The amine oxides which are usable in the invention comprise an oxide of a tertiary amine having from -18 carbon atoms in one alkyl chain and having a total of from 2-10 carbon atoms in the other alkyl substituents. These amine oxides are commercially available.
The primary amides and amine oxides which are described above show outstanding resistance to hydrolysis in the presence of water. This stability is felt to be a factor which allows storage and sale of these modifying agents in dilute aqueous solution with resulting reproducible field results using mixing water of various hard water salt concentrations.
The anionic detergent used in the invention may in general be any anionic hydrocarbon compound which acts as a wetting and air-entraining agent. Preferred anionic detergents are the alkali metal or amine salts of alkyl aryl sulfonic acids wherein the aryl radical is selected from the group consisting of benzene and naphthalene and the alkyl group or groups have from 9-20 carbon atoms per group. The alkyl groups may be straight or branch chain. The salts may be obtained by any of the methods known to the art including in situ neutralization of excess amine from preparation of the primary amide. Other anionic detergents which are usable in the invention include salts of alkyl sulfates and alkyl ether sulfates.
The following examples are given for the purpose of illustrating the invention and are not to be construed as limiting the scope of the invention.
EXAMPLE 1 A. Surface active agents were prepared from the following ingredients: 18 parts lauryl di(Z-hydroxyethyl) amine oxide; 18 parts coconut oil fatty acids; 30 parts polyglycolamine H- 163" (which has the structure 30 parts diethanolamine; and 39 parts dodecylbenzene sulfonic acid. The following procedure was used: The coconut oil fatty acids were reacted with the polyglycolamine H-l63" in a four-neck, l-liter glass reaction flask under 27 Hg. vacuum at 150 C. for 3 hours, then cooled to 70 C. and the lauryl di(Z-hydroxy ethyl) amine oxide and diethanolamine and dodecylbenzene sulfonic acids were added with mixing. Five percent of the detergent prepared as outlined above, 5 percent isopropyl alcohol and 90 percent Chicago tapwater were combined to form admixture A.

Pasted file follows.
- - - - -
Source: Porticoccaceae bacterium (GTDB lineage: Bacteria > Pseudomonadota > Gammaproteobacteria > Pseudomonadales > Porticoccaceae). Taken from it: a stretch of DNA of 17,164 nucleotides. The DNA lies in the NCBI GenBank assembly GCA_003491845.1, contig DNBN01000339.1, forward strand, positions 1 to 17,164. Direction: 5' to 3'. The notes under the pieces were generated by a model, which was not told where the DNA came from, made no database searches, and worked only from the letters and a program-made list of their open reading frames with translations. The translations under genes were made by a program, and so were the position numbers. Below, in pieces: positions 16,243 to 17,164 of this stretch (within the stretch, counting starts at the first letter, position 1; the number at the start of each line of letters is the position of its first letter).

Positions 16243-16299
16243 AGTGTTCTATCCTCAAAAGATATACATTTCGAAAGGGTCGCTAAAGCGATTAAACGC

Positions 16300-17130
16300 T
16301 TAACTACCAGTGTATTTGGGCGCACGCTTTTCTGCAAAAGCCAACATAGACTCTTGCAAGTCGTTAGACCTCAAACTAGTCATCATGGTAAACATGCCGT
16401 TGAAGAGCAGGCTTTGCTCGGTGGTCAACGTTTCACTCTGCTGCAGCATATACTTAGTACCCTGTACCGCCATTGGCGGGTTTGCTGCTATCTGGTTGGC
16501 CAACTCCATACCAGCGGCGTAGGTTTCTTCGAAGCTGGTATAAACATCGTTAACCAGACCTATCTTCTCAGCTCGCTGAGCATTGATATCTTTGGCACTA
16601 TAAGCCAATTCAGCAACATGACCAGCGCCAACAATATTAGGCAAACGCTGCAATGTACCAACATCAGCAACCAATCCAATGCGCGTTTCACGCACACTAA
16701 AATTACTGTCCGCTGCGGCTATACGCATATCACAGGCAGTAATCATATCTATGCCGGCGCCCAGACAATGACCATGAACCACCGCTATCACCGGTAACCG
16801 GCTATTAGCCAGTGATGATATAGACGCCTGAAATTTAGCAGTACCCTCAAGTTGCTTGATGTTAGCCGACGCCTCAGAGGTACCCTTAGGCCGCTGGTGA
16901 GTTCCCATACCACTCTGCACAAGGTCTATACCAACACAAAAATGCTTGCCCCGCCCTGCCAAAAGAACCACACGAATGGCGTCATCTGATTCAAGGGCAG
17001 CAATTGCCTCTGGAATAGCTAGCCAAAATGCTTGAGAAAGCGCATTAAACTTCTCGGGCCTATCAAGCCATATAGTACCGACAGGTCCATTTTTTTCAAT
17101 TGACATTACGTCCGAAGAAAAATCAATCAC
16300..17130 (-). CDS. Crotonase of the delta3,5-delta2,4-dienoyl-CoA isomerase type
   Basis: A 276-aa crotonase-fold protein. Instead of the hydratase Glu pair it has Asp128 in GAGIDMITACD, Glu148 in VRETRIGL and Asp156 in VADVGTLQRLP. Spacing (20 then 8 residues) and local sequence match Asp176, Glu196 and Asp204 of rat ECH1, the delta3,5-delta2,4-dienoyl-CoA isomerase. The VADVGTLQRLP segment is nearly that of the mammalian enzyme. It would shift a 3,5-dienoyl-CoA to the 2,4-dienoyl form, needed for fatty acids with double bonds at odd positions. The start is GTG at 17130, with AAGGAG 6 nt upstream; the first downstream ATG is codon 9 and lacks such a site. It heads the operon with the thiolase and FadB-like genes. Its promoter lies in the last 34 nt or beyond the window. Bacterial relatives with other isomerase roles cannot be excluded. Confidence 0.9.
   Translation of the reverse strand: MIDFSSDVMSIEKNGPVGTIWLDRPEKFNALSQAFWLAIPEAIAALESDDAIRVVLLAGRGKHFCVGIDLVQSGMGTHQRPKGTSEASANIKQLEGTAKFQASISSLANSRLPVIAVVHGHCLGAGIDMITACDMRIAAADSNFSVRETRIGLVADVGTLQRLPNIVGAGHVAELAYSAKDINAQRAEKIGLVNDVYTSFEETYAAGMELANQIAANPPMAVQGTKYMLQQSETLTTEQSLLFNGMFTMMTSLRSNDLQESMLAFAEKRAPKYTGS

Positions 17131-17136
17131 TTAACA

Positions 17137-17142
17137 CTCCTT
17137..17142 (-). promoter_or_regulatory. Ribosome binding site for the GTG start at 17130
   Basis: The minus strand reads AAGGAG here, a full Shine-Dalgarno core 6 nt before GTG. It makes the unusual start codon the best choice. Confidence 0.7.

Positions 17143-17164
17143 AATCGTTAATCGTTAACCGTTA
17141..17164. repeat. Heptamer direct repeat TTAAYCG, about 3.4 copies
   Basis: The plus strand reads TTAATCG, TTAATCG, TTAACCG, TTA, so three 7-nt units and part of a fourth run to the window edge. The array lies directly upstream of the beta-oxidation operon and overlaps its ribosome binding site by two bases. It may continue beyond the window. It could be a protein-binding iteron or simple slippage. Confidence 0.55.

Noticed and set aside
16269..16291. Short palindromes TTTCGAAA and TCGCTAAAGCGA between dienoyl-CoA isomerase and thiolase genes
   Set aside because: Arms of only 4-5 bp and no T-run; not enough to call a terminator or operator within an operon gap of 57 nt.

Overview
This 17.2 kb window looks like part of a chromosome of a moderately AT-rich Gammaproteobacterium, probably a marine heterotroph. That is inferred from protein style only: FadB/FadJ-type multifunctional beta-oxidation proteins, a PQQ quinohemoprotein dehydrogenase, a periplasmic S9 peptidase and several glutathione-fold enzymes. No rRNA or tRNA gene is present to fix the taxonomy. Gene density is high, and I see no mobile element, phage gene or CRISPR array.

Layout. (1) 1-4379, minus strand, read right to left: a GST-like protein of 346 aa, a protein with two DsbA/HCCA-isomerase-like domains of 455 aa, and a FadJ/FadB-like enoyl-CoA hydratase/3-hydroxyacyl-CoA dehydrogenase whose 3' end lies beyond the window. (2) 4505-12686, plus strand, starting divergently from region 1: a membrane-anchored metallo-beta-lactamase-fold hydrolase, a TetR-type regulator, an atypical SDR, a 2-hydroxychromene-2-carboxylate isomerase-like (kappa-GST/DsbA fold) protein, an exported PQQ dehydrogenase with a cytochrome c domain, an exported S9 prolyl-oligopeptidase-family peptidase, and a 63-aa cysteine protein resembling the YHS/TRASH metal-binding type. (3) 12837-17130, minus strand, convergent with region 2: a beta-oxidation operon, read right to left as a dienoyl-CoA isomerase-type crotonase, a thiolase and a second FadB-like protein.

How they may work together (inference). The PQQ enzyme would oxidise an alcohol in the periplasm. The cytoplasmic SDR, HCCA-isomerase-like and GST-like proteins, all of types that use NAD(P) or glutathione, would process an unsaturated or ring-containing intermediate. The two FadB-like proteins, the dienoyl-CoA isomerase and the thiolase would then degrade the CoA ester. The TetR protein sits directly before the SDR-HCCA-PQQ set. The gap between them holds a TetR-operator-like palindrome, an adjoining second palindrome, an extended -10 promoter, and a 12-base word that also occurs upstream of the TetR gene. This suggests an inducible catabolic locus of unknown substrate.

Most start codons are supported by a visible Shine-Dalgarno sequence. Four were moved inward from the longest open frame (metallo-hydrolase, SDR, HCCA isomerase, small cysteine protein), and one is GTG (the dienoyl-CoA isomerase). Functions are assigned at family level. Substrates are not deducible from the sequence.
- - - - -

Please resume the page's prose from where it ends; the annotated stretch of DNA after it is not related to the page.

B. A second admixture was prepared using the method ofA above and the following ingredients: 18 parts lauryl di(2- hydroxy ethyl) amine oxide; 18 parts coconut oil fatty acids; 30 parts polyglycolamine H-163"; 30 parts diethanolamine; and 39 parts tridecylbenzene sulfonic acid. The same procedure was followed as in part A above. Five percent of the detergent prepared as above, 5 percent of a mixture of monopropylene glycol monomethyl ether, dipropylene glycol monomethyl ether and tripropylene glycol monomethyl ether and 90 percent Chicago tapwater were combined to form admixture B.
C. A third admixture was prepared from: 36 parts coconut oil fatty acids; 30 parts polyglycolamine 1-1-163; 30 parts diethanolamine; and 39 parts tridecylbenzene sulfonic acid. The following procedure was used: The coconut oil fatty acids and polyglycolamine H-163" were reacted in a four-neck, 1- liter flask at a temperature of 150 C. for a 3-hour period under 27 Hg. vacuum. The condensate was then cooled to 70 C. and the tridecylbenzene sulfonic acid was then added along with the diethanolamine. Five percent of the detergent prepared as outlined above, 5 percent dipropylene glycol monomethyl ether and 90 percent Chicago tapwater were combined to form admixture C.
D. The admixtures prepared as above were incorporated into hydraulic cement mixes. The mixes contained the following ingredients and exhibited the following properties:
MIX DESIGNATIONS 1O Cement-portland type I, lbs 517.00 517.00 Fine aggregate sand, lbs 1 265.00 1 286.00 Coarse aggregate gravel, lbs. 1 .00 1 .00 Admixture A. 11. oz
Admixture B, ll. 02 Admlxture 0. ll. oz Water (added), gals 28. 33 26.68
Slump (conslstency),ln 3.00 3.00 Alr content, percent by volume 5. 70 5. 40 Weight of fresh concrete, lbs. per cu. (t.... 146. 62 147.87 Concrete produced (yleld). cu. ft 27.00 27.00 Cnment factor, sucks per cu. yd 6 60 5. 50 Water cement ratio by wt 0.40 0. 43
As shown above the mixes had excellent workability with a low water-cement ratio. The resulting concrete had the following average compressive strengths (Standard cured 6X12 cylinders were tested):
Pounds Per Square Inch Mix Containing 7 Days 28 Days Admixture A 3136 4374 Admixture B 3101 4291 Admixture C 3420 4415 EXAMPLE [1 An admixture was formulated by blending under ambient conditions: 950 grams Chicago tapwater; 10 grams diethanolamine; 15 grams dodecylbenzene sulfonic acid; and 25 grams lauryl dimethyl amine oxide. The admixture was incorporated into a cement mix having the following mix characteristics and ingredients:
Cement- Portland Type 1 517.00 lbs. Fine Aggregate- Sand 1272.00 lbs. Coarse Aggregate-Gravel l949.00 lbs. Admixture 4.50 fl.oz.
5O Water(added) 27.50 gals.